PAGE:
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James Duncan Graham
James Duncan Graham c. 1845
|Died||December 28, 1865
James Duncan Graham (April 1, 1799 – December 28, 1865) was an early member and founder of the Corps of Topographical Engineers who engaged in many topographical exercises. A topographical engineer, he directed the re-survey of the Mason–Dixon line, and served on the boundary commissions between the United States and Canada and between the United States and Mexico. He also supervised harbor improvements on the Great Lakes, and documented the lunar tide there.
Early and personal life
James Duncan Graham was born on April 1, 1799 in Prince William County, Virginia, to parents William and Mary Campbell Graham. He attended the United States Military Academy from June 19, 1813, to July 17, 1817, when he graduated, and was promoted to third lieutenant in the artillery corps. He worked as an adjunct at the academy from October 12, 1817, to February 10, 1819, during which he was promoted to second lieutenant. In 1828, he married Charlotte Meade, the daughter of merchant Richard W. Meade and sister of Civil War general George Meade. Their sons would serve in the military as well, William Montrose Graham Jr. eventually becoming a Major General and James D. Graham Jr. a Commander in the U.S. Navy. He married twice, to Charlotte Meade and after her death, to Frances Wickham.
Early career (1819–1850)
Graham was on Stephen Harriman Long's exploration of areas acquired in the Louisiana Purchase, from 1819 to 1821. He was on topographical duty from January 14, 1822, to January 15, 1829; and then on surveys in Vermont during 1829. Graham then worked on railroad surveys on the Winchester and Potomac Railroad in Virginia in 1831 and 1832, and later in Alabama, Florida, and Georgia from 1836 until 1837. During the Second Seminole War, Graham served under Major General Thomas Jesup, who commanded American troops in Florida.
Graham then was involved in reconnaissance and surveys for military defenses in Missouri during 1838. He served on a Court of Inquiry at St. Louis, in 1838–1839. He was on tour of inspection of harbor improvements on Lakes Ontario and Champlain in 1839. Graham was astronomer for the United States, working for the joint demarcation of the boundary between the United States and the Republic of Texas, in 1839–1840. He served as commissioner for the Survey and Exploration of the Northeast Boundary of the United States from 1840 to 1843. In 1840, he was elected to the American Philosophical Society.
Graham next was head of the Scientific Corps and principal astronomer for the joint demarcation of the boundary between the United States and Canada, under the Treaty of Washington, from 1843 until 1847. That year, he was made a brevet lieutenant-colonel, for "Valuable and Highly Distinguished Services, particularly on the Boundary Line between the United States and the Provinces of Canada and New Brunswick". He worked on remaking maps of the Webster–Ashburton Treaty, that had been destroyed by fire, from 1848 to 1850, and 1852 to 1853.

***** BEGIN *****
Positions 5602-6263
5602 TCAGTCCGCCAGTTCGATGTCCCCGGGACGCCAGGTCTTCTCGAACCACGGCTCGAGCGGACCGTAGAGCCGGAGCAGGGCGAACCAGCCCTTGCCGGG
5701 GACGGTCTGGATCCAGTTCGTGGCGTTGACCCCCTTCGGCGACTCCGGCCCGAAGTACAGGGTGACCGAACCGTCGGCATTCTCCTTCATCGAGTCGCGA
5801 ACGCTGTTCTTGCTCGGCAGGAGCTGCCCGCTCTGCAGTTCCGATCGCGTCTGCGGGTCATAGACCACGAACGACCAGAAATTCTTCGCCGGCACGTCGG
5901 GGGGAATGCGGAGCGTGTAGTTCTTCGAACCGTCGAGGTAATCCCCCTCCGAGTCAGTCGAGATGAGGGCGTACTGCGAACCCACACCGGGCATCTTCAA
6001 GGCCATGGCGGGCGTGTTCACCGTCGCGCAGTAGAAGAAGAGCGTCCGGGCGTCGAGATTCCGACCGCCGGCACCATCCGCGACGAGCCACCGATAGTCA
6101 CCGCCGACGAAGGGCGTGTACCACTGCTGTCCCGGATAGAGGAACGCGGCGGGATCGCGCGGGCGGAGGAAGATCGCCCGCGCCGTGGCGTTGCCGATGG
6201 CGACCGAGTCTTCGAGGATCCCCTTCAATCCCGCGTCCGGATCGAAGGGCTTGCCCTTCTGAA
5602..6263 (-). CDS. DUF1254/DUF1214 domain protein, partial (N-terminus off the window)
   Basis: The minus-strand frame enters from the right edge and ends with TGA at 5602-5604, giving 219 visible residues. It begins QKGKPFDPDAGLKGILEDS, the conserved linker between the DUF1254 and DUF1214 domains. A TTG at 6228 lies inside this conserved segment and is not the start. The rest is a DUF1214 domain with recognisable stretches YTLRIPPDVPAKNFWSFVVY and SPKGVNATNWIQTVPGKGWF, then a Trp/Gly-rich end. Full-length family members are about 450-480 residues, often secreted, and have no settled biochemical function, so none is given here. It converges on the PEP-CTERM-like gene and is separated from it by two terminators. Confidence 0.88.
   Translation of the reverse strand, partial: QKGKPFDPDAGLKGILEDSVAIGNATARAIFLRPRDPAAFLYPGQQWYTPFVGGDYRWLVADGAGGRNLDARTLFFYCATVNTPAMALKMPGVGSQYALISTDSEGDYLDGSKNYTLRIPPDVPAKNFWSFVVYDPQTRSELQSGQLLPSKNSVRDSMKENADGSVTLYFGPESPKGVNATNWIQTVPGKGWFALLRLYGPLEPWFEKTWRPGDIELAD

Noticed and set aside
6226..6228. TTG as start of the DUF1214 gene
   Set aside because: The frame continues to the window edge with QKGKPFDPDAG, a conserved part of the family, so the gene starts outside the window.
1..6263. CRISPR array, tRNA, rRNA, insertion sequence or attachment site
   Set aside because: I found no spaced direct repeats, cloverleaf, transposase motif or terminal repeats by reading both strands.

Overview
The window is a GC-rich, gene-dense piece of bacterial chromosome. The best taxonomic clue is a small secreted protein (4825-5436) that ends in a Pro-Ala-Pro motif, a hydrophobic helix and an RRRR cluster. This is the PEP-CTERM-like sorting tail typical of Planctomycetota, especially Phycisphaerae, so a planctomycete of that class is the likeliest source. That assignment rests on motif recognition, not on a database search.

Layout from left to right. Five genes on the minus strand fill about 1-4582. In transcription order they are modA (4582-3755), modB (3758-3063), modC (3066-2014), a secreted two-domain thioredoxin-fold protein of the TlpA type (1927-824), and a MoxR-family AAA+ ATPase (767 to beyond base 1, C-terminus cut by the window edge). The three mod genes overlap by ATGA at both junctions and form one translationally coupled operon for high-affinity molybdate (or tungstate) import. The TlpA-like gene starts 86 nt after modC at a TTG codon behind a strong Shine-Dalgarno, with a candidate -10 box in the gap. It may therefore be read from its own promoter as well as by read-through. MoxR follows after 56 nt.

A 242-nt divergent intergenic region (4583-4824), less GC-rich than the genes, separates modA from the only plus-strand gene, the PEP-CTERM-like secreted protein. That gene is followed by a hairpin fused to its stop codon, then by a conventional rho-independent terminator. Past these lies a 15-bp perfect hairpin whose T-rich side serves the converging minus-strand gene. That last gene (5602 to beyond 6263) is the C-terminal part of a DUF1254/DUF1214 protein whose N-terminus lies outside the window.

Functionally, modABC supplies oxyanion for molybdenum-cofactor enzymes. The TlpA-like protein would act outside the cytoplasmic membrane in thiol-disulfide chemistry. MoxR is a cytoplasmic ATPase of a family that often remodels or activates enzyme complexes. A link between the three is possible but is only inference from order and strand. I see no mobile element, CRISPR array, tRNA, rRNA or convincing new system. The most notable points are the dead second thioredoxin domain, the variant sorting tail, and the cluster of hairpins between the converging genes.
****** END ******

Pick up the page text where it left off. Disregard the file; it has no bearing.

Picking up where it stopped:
Later career (1850–1865)
Graham was on the survey of the Mason–Dixon line, from 1849 to 1850. During 1850 and 1851, he was the principal astronomer and head of the Scientific Corps for the joint demarcation of the boundary between the United States and Mexico, under the Treaty of Guadalupe Hidalgo. He was then general supervisor of the harbor improvements on Lake Michigan, from April 20, 1854, to December 11, 1856, and of the channel improvement on the St. Clair Flats, from April 25, 1854 to September 1856. Graham was next superintending engineer of the harbor improvements on the North and Northwestern Lakes, December 11, 1856, to April 20, 1864, in which he documented the existence of a lunar tide in around 1859.
Graham served during the American Civil War as superintendent of the United States Lake Survey, from August 30, 1861, to April 20, 1864; then as lighthouse engineer of the 10th and 11th Districts (comprising the Northern Lakes, except Champlain), the 10th District from August 30, 1861, to April 20, 1864, and the 11th District from August 30, 1861, to March 1863. His loyalty to the Union was questioned in 1864, and Graham was briefly under investigation and removed from his post. Graham served as superintending engineer of sea-walls in Boston harbor, and in charge of preservation and repairs of harbor works on the Atlantic Coast from Maine to the Chesapeake from August 1, 1864, to December 28, 1865. He died in Boston on December 28, 1865, and is buried in Congressional Cemetery in Washington, D.C..
James Duncan Graham is commemorated in the scientific names of three species of reptiles: Anolis grahami, Regina grahamii, and Salvadora grahamiae. He is the namesake of Mount Graham, and Graham County, Arizona is named after the mountain.
Dates of Rank
|No Insignia in 1817||Third Lieutenant||Corps of Artillery||July 17, 1817|
|Second Lieutenant||Corps of Artillery||October 14, 1817|
|First Lieutenant||Corps of Artillery||September 8, 1819|
|First Lieutenant||4th Artillery||June 1, 1821|
|Brevet Captain||Staff — Assistant Topographical Engineer||January 15, 1829|
|Brevet Major||Staff — Topographical Engineer||September 14, 1834|
|Major||Corps of Topographical Engineers||July 7, 1838|
|Brevet Lieutenant‑Colonel||Corps of Topographical Engineers||January 1, 1847|
|Lieutenant-Colonel||Corps of Topographical Engineers||August 6, 1861|
|Lieutenant-Colonel||Corps of Engineers||March 3, 1863|
|Colonel||Corps of Engineers||June 1, 1863|
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